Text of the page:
• Four points if you quit while you’re ahead.
• Two points if you win enough to pay for your gas.
• One point if you play without humming The Gambler.

The opening day of pheasant season is considered a holiday in most South Dakota circles. Family members, scattered to the four winds, reunite to walk the family fields. Also, farm landowners and hunters form family-like bonds from their October gatherings. Many smalltown restaurants host special feeds, and churches hold soup kitchens, hoping to bag politicians (remember, it’s October) and hunters. The politicians wear smiles and the hunters wear orange.
       Non-hunters can also experience the spirit of the season. Just wear something orange on October 16 — a vest, hat or jacket. It’s like wearing green on March 17.
• Three points if you wear so much orange people need sunglasses to look at you.
• Two points if you tastefully coordinate blaze orange and camouflage.
• One point for sporting an orange hat.

South Dakota's Great Lakes are well-known, but they represent only a fraction of the reasons why we have more than 53,000 registered boat owners — and thousands more people with unregistered boats under 12 feet long.
       Yes, South Dakota has badlands, cactus and desert-like prairies. But we also have more than our share of the prettiest, wildest and most navigable rivers and lakes in the world.
       The glacial lakes in the northeast are popular with anglers and water skiers. Sailors tack their way across Lewis and Clark Lake at Yankton. Kayakers float among the pelicans at Lost Lake by Humboldt, or camp and boat at Lake Vermillion near Canistota.
       Canoeists and kayakers also love the state’s many rivers and creeks, where you are more likely to encounter a snapping turtle than another human being. Split Rock Creek near Sioux Falls takes you past high quartzite cliffs. The Grand and Cheyenne rivers in West River country offer adventurous passages in wet years when the waters rise.
       There’s an old joke among the boating crowds in other states that the two best days of a boat-owner’s life are the day he buys a boat and the day he sells it. In South Dakota, the punch line falls flat. We have more water than most of us will ever have the time to explore.
• Four points if you have a licensed boat with PFDs and a fire extinguisher.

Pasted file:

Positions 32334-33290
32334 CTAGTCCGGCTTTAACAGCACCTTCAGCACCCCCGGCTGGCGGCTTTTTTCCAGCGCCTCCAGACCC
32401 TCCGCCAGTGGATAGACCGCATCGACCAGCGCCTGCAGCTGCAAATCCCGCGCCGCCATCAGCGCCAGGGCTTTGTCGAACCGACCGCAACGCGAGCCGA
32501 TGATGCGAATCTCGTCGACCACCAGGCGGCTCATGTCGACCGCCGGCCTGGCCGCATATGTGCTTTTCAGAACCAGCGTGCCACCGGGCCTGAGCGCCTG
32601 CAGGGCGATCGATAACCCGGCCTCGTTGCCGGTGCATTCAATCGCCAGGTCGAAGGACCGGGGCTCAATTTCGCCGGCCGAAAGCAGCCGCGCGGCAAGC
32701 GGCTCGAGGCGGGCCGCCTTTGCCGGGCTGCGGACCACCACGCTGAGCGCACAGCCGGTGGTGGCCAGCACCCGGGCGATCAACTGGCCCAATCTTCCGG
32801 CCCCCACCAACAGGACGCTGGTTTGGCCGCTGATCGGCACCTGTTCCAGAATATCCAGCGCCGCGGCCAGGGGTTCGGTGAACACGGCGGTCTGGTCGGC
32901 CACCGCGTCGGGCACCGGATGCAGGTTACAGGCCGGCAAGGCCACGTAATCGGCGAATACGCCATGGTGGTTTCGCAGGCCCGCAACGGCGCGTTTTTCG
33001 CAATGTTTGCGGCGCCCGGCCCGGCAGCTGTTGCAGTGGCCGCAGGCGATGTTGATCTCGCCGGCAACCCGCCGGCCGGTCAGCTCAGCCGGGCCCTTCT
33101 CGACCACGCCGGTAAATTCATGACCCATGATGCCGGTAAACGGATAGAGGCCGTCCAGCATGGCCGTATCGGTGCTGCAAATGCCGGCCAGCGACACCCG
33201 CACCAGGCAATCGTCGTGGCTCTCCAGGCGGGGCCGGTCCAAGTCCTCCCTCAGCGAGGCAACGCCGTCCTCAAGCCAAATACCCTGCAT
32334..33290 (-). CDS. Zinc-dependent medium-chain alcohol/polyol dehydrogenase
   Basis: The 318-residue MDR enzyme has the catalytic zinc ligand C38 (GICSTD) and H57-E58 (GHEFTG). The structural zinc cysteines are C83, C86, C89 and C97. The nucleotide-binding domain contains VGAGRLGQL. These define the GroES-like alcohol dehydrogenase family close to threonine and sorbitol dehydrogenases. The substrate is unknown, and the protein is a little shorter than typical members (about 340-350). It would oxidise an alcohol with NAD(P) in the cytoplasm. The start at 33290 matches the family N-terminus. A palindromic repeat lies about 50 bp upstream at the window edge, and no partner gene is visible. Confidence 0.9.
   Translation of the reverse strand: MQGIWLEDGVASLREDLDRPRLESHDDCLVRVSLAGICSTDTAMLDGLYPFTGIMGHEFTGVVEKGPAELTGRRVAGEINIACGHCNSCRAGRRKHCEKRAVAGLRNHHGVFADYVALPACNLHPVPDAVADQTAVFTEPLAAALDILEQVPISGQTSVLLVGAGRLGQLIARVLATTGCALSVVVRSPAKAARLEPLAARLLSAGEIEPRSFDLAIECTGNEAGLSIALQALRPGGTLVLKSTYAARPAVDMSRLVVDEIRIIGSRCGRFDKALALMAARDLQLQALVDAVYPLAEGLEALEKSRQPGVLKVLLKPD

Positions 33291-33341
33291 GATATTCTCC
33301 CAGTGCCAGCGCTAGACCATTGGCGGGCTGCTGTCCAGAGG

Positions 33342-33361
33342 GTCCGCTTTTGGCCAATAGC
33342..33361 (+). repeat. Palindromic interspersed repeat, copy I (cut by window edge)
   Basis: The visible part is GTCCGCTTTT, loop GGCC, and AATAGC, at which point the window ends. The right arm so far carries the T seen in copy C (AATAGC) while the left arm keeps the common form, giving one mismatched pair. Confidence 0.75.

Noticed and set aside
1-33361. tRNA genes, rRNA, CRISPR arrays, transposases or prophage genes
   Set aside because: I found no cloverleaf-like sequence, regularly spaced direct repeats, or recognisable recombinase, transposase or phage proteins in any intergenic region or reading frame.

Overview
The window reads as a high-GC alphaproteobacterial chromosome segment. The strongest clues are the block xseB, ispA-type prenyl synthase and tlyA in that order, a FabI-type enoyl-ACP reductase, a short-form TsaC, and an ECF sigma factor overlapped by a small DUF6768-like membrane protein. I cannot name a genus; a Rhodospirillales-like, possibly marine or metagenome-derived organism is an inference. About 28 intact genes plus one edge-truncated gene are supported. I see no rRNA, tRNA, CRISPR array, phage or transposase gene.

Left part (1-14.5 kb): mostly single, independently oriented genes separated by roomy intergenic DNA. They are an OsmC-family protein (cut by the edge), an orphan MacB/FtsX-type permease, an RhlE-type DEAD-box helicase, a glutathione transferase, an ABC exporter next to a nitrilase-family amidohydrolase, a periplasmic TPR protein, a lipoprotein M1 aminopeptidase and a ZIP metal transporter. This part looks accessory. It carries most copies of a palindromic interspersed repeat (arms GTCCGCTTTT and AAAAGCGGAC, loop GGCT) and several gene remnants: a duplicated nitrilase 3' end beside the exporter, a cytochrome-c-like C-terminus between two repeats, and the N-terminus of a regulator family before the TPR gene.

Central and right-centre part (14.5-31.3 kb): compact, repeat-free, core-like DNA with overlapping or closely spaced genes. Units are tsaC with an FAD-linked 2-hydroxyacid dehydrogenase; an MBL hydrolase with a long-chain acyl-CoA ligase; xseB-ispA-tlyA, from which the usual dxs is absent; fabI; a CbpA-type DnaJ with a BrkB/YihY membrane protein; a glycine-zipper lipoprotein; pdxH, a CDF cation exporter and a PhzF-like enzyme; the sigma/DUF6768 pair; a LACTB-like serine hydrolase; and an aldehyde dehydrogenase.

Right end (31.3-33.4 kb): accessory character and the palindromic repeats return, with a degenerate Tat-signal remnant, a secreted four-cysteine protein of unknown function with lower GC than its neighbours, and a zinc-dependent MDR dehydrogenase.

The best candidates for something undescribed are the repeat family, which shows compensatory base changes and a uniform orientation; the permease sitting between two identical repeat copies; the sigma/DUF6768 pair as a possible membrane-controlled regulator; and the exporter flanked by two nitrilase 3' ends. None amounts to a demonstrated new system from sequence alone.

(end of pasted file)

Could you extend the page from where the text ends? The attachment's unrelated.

• Three points for anything that floats.
• Minus two points if your boat has gone more than 12 months without seeing the water.

Most casual observers would agree with Jerry Jeff Walker, who said that rodeo riders are “bordering on the insane.” Who but a crazy man would voluntarily strap himself onto a bull or a bronc specifically selected for its ornery disposition?
       We’re not suggesting you enter a rodeo. Unless you are loony, in which case, “Vaya con Dios!” and happy landings. For a lot less dangerous taste of the rodeo experience try this. Find a length of stout rope, form a loop and fling it toward the nearest object.
• Four points if you lasso anything bigger than you with four legs.
• Two points if you lasso your mailbox.
• Minus one point if you lasso yourself.

Think of driving the Needles Highway as riding the world’s slowest roller coaster. The 14-mile route twists, turns, curves, slopes and winds around — and sometimes through — the Black Hills’ granite spires. The speed limit is 20 mph, but even that makes you feel like a race car driver.
       The Needles Highway is the most crooked part of the 70-mile Peter Norbeck Scenic Byway, named for the governor and U.S. senator who wanted motorists to appreciate the beauty of the Black Hills and scrounged 150,000 pounds of surplus dynamite to carve South Dakota’s spectacular highway through a rugged mountain landscape. It’s a beautiful drive, but not one for the faint of heart — or stomach.
• Three points if you enjoy a hubcap-size cinnamon roll at Baker’s Café in Custer and complete the drive.
• One point if you pass through the tunnels without scratching your side mirrors.
• Minus one point if your camper won’t fit through the tunnels.

Tom Sawyer conned his buddies to help him whitewash a fence. South Dakota ranchers have been getting free help at brandings with the same shtick. “Hey, it’ll be fun!” they say.
       The next thing you know, a 200-pound calf is dragging you through mud and manure. Your new Wrangler jeans are torn and bloody. You’re hungry, bruised and tired. And you hope you’ll have a fence to paint the next time your favorite rancher calls for neighborly assistance.